But now that ram rajya appears closer than ever before, and Nehru has long been in the dog house, a few opinions within Pakistan are changing. India’s retreat from secularism – albeit flawed secularism – is strongly impacting its religious minorities. India’s Muslims, Christians, and Parsis had once fully bought into the Indian inclusive identity but find that their patriotism is now being frequently questioned. Whether secular or religiously observant, more and more Muslims have become victims of hate crimes such as cow-vigilantism and so-called love jihad. Their perpetrators are not just encouraged but also rewarded by those in power.

One might have expected that within Pakistan the targeting of fellow Muslims across the border would have generated angry protests. In fact there have been none. Even commentary has been sparse. By and large one sees a kind of smug satisfaction because the heinous acts of Hindutva groups are seen as validating Savarkar’s and Jinnah’s two-nation theory. Some right-wing Urdu columnists trumpet that at long last Hindus are showing their true colours. For them, the BJP’s aspiration to create a Hindu rashtra reinforces the moral justification for Pakistan to be an Islamic state. Further, it rationalizes the appalling mistreatment of Pakistan’s non-Muslims and the near obliteration of Hindu religious and cultural symbols.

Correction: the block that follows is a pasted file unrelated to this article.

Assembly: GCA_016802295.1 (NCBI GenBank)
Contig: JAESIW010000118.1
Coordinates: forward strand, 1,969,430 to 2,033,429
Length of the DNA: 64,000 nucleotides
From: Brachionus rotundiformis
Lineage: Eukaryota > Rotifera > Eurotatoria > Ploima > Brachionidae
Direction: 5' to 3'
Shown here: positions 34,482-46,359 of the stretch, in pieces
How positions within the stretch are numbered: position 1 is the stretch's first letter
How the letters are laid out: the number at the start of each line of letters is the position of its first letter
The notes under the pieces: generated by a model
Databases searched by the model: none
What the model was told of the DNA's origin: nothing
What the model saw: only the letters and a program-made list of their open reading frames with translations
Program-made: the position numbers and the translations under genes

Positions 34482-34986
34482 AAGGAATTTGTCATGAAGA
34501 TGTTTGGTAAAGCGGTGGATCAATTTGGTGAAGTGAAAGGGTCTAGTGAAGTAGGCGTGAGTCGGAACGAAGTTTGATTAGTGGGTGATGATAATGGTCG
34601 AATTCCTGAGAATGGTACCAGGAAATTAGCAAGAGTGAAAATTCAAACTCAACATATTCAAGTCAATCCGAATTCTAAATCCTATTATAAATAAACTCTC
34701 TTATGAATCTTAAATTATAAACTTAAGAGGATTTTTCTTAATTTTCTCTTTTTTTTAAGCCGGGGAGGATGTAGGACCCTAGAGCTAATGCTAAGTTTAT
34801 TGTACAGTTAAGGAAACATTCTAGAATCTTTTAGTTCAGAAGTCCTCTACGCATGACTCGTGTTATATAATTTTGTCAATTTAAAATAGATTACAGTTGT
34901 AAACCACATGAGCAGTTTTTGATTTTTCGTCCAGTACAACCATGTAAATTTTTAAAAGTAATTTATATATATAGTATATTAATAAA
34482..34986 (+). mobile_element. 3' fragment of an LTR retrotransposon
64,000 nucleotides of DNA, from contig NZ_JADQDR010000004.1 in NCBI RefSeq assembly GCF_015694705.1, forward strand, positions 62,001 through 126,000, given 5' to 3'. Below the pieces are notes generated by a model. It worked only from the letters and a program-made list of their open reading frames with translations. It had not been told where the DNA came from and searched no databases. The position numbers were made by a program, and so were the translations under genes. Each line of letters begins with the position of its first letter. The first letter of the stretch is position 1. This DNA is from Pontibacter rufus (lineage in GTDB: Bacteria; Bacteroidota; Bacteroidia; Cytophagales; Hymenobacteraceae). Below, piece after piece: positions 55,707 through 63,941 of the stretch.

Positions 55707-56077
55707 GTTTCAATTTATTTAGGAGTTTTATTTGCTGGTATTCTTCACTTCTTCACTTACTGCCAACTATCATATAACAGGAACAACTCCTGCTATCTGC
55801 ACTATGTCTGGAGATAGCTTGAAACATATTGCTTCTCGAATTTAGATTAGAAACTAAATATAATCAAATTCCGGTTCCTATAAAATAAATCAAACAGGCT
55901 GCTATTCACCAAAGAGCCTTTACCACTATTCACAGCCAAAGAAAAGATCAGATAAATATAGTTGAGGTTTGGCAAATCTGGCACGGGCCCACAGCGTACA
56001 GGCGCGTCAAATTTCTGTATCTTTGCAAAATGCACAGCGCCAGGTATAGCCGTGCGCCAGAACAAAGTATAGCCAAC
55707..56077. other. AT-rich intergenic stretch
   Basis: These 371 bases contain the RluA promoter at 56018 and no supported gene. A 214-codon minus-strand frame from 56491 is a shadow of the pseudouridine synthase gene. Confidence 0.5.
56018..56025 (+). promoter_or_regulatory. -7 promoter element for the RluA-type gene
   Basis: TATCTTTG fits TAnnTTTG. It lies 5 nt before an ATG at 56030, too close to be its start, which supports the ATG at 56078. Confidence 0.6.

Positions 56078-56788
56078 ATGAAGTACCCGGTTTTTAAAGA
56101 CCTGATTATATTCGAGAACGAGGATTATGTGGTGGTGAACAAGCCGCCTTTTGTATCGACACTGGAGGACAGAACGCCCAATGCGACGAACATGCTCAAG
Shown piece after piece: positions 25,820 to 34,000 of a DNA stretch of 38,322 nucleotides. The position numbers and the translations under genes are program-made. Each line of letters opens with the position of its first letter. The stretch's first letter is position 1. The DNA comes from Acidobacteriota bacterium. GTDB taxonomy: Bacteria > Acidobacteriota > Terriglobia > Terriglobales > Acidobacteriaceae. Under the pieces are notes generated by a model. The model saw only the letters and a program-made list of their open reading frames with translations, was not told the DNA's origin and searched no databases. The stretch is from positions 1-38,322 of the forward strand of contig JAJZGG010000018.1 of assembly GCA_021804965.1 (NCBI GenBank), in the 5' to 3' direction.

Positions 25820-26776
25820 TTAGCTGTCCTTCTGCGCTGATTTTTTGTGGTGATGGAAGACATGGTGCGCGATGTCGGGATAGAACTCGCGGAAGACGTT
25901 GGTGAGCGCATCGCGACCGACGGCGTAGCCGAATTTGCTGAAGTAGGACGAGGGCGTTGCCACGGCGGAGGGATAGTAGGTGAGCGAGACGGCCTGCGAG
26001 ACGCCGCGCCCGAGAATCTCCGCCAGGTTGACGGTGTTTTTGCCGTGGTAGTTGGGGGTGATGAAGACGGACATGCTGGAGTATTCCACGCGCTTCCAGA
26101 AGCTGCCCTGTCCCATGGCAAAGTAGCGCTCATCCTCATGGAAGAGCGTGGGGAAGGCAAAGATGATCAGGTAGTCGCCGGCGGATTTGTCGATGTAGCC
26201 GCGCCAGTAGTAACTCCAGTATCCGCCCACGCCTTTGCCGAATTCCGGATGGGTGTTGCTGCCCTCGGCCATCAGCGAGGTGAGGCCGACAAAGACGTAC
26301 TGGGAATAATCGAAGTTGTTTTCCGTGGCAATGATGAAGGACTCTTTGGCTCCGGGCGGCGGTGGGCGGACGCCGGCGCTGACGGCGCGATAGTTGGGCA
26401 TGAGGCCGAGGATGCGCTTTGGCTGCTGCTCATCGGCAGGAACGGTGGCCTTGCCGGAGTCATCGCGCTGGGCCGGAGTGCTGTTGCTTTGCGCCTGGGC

Significantly, Pakistan has not attempted to take up India’s crimes against its religious minorities at any international forum. Surely the pot cannot call the kettle black. Further, preceding Hindutva’s recent emergence, rejection of pluralism is written into Pakistan’s 1973 constitution. Xenophobic distortions injected in the 1980s by General Zia-ul-Haq have helped create an alternate reality depicting all history as battles between virtuous Muslims and cunning Hindus. School textbooks contain the absurd notion that Pakistan dates to 712 AD when Muhammad bin Qasim conquered Sindh.

Deemed as corrupting Hindu influences, the celebration of cultural events such as Baisakhi and Basant, as well as kite flying, have been gradually forbidden or abandoned in recent decades. Even “Hindu trees” like banyan, neem, and pipal have been punished – far fewer can be seen today in comparison to earlier times. In the posh E-7 area of Islamabad, one can see the charred remains of a 200 year old graceful banyan, the victim of a jihad by students from a nearby madrassa.
The bottom line: Hindu majoritarianism and Muslim majoritarianism are equally ugly and repulsive. Instead, a rational outlook would be to recognize that all countries and their people are products of peculiar historical circumstances beyond anybody’s control. Should one simply surrender to the blind forces that have created our present identities? Or can we dare to move ahead and work towards creating genuinely pluralistic societies that value and encourage religious diversity? Willingness to work out the answers shall determine whether India and Pakistan will eventually become civilized countries some day.

The author is an academic who teaches in Lahore and Islamabad. He can be reached at hoodbhoy@mit.edu